### 2.2 Equations of motion

#### 2.2.1 Derivation

The equations of motion for a rigid flight vehicle, expressed as the translation of its center of mass and rotation about the center of mass, decouple into the following two vector equations:

(2.1) F = m dV/dt

(2.2) M = dh/dt

where F is the applied force and M is the moment. (Recall bold quantities are vectors.)
V is the velocity vector: V = {U, V, W} and h is the angular momentum.

We can write h as the product of the inertia tensor and the angular velocity:
(2.3) h = [I] w, where w = {P,Q,R}
and [I] is the inertia tensor which is defined as follows:

The individual components of the inertia tensor are defined as:

and similarly for the other components.

The components of h are therefore:
(2.4a) hx = Ixx P - Ixy Q - Ixz R
(2.4b) hy = -Iyx P + Iyy Q - Iyz R
(2.4c) hz = -Izx P - Izy Q + Izz R

Since we want to write the equations of motion in a reference frame that is fixed to the body, we can write the time derivatives in the inertial frame in terms of those in body axes as follows:

(2.5) dp/dt = dp/dt + w x p

where the italicized d/dt represents a derivative in the rotating frame.
(Recall that a x b = {ay bz - az by, az bx - ax bz, ax by - ay bx} )

Using (2.5) we can rewrite the equations of motion in (2.1) as follows:
(2.6) F = m dV/dt + m w x V

or as components:
Fx = m [ dU/dt + QW - RV]
Fy = m [ dV/dt + RU - PW]
Fz = m [ dW/dt + PV - QU]

The moment equations (2.2) become:
M = dh/dt + w x h
or:
Mx = dhx/dt + Q hz - R hy
My = dhy/dt + R hx - P hz
Mz = dhz/dt +P hy - Q hx

Using the definition of h in 2.4:
M = dh/dt + w x h
or
(2.7) M = [I] dw/dt + w x ([I]w)

Equations 2.6 and 2.7 may be rewritten for the purposes of simulation or control as:
dV/dt = F / m - w x V
dw/dt = [I]-1M + [I]-1 (w x [I]w)

These nonlinear, coupled differential equations can be integrated in time, or linearized for use in control system design. The problem then becomes estimating the force and moment vectors which are themselves complex functions of the vehicle state.

We note that the above equations are simplified insofar as they ignore the angular momentum that may arise from rotating propellers, for example. We have assumed six degrees of freedom here and actual problems may involve additional states associated with control surface motion, structural deflections, or propulsion system dynamics. These additional degrees of freedom may be added to form a more general dynamical equation that may be written in state vector form as:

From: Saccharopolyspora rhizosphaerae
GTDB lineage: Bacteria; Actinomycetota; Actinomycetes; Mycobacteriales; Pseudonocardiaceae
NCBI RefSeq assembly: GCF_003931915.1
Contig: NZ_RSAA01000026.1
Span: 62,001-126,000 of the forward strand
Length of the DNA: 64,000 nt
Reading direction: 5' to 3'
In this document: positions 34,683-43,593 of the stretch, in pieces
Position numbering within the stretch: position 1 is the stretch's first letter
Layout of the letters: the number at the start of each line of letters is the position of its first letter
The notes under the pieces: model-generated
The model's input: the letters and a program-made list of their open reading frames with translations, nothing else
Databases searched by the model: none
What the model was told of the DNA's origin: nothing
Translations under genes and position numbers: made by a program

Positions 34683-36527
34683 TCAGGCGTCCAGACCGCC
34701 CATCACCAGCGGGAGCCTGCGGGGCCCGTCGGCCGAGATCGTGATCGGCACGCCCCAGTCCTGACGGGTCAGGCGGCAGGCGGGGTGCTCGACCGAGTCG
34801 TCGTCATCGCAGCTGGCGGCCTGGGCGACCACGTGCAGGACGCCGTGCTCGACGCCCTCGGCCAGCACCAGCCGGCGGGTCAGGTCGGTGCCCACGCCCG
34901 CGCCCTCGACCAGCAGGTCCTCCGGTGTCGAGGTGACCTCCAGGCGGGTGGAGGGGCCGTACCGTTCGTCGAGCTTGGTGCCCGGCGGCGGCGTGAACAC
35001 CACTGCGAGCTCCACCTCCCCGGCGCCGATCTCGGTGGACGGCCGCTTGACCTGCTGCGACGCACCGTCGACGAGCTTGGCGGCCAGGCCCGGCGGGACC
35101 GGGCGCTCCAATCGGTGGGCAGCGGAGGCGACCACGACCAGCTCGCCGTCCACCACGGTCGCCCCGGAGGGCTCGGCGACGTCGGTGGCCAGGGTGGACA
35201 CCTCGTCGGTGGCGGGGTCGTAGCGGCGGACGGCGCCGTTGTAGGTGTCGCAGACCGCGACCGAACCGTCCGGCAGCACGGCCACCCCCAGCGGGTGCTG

dX/dt = f(X)

#### 2.2.2 Expanded Versions of 6DOF EOM's in Component Form

```Writing X = {U, V, W, P, Q, R, F, Q, Y}, we can write the complete equations of motion out in component form as:

m du/dt = Fx - m Q W + m R V
m dv/dt = Fy - m R U + m P W
m dw/dt = Fz - m P V + m Q U

Ixx dP/dt - Ixz dR/dt - Ixy dQ/dt = L + Iyz (Q2 - R2) + Ixz PQ - Ixy RP + (Iyy-Izz) QR
Iyy dQ/dt - Ixy dP/dt - Iyz dR/dt = M + Ixz (R2 - P2) + Ixy QR - Iyz PQ + (Izz-Ixx) RP
Izz dR/dt - Iyz dQ/dt - Ixz dP/dt = N + Ixy (P2 - Q2) + Iyz RP - Ixz QR + (Ixx-Iyy) PQ

dF/dt = P + Q sinF tanQ + R cosF tanQ
dQ/dt = Q cosF - R sinF
dY/dt = Q sinF secQ + R cosF secQ

Or in matrix form:
[A] X = f(X)

Where:
[A] =  m    0    0    0    0    0   0  0  0
0    m    0    0    0    0   0  0  0
0    0    m    0    0    0   0  0  0
0    0    0   Ixx -Ixy -Ixz  0  0  0
0    0    0  -Ixy  Iyy -Iyz  0  0  0
0    0    0  -Ixz -Iyz  Izz  0  0  0
0    0    0    0    0    0   1  0  0
0    0    0    0    0    0   0  1  0
0    0    0    0    0    0   0  0  1

And f(X) = {
Fx - m Q W + m R V,
Fy - m R U + m P W,
Fz - m P V + m Q U,

L + Iyz (Q2 - R2) + Ixz PQ - Ixy RP + (Iyy-Izz) QR,
M + Ixz (R2 - P2) + Ixy QR - Iyz PQ + (Izz-Ixx) RP,
N + Ixy (P2 - Q2) + Iyz RP - Ixz QR + (Ixx-Iyy) PQ,

P + Q sinF tanQ + R cosF tanQ,
Q cosF - R sinF,
Q sinF secQ + R cosF secQ
}```